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I don't know anything about internationalization.

I have a project with several packages. I am using Eclipse's built-in "Externalize Strings" wizard to extract String constants in my classes to a properties file and replace those Strings with calls to a static accessor. So instead of

System.out.println("Hello, world!");

I end up with


and a Messages utility class in every package (which provides a static getString method for getting the desired String from a ResourceBundle [in this case a .properties file]). Is it best to have a Messages class in every package, or have a single Messages class for the entire project?

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up vote 3 down vote accepted

I'm in favor of a global localization file. You will have duplicate keys ("OK", "Cancel") which would require duplication or nesting, and interfacing with outside localization people is easier if the resources are consolidated.

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The fewer the files, the better. Consolidating shared strings, as Michael said, into a single file promotes translation consistency. And it's easier to fix bugs if you only have to look for them in a few files. – Mike Sickler Jan 15 '10 at 23:22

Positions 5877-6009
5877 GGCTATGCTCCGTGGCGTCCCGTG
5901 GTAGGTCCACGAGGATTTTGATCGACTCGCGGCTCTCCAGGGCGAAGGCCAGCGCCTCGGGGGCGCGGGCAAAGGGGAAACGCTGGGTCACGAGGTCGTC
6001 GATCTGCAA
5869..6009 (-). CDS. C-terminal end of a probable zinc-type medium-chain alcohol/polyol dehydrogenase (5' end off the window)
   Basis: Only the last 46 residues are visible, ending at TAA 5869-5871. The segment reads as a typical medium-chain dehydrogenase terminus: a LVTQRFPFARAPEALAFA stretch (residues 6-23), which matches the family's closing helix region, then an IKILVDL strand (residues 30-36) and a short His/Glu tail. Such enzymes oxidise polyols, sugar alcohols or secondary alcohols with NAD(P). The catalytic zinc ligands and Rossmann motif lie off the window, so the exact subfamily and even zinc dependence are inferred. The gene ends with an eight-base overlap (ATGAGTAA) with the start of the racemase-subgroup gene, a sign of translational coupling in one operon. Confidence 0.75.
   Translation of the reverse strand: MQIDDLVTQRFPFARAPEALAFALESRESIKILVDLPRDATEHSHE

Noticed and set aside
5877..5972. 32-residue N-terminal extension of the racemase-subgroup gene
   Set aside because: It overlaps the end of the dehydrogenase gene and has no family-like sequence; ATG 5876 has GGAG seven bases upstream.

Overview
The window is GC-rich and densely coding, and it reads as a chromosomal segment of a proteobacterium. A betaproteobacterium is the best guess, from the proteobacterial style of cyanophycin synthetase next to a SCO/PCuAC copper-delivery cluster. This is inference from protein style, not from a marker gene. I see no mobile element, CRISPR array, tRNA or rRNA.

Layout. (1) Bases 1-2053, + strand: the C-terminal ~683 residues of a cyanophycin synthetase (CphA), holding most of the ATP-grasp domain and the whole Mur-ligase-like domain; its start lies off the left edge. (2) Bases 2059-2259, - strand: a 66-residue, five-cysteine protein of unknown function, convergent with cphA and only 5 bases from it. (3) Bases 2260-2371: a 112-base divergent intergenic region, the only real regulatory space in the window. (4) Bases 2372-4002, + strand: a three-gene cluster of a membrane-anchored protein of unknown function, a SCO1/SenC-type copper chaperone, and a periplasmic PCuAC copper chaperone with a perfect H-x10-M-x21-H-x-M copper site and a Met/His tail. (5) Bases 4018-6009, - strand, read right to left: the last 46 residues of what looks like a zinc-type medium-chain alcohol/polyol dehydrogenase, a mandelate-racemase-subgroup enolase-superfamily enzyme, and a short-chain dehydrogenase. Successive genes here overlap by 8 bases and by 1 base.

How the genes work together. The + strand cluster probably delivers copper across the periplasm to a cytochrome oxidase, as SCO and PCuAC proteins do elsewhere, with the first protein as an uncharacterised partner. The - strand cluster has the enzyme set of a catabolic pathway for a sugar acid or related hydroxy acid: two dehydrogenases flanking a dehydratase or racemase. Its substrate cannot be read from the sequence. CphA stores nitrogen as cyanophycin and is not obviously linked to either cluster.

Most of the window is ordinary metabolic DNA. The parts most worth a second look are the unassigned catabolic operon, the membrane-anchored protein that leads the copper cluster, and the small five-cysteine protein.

OK- you're asking about the Messages class...Then one per package. – Mike Sickler Jan 15 '10 at 23:23
@Mike--Why have more classes than resource files? – Michael Brewer-Davis Jan 16 '10 at 0:59
So you suggest a single resource file with all translatable strings from all packages and a single "Messages" class, say in package "org.mypackage.i18n"? – argentpepper Jan 17 '10 at 4:50
That's what I do. I worked with one codebase that worked the opposite way (multiple resource files and multiple classes) and didn't like it. Interested to know if some see a clear advantage to multiple classes. – Michael Brewer-Davis Jan 18 '10 at 6:23

I would keep one-per-package. This way maintenance/refactoring/unit-testing is much easier.

Also, there are no global dependencies on a single file.

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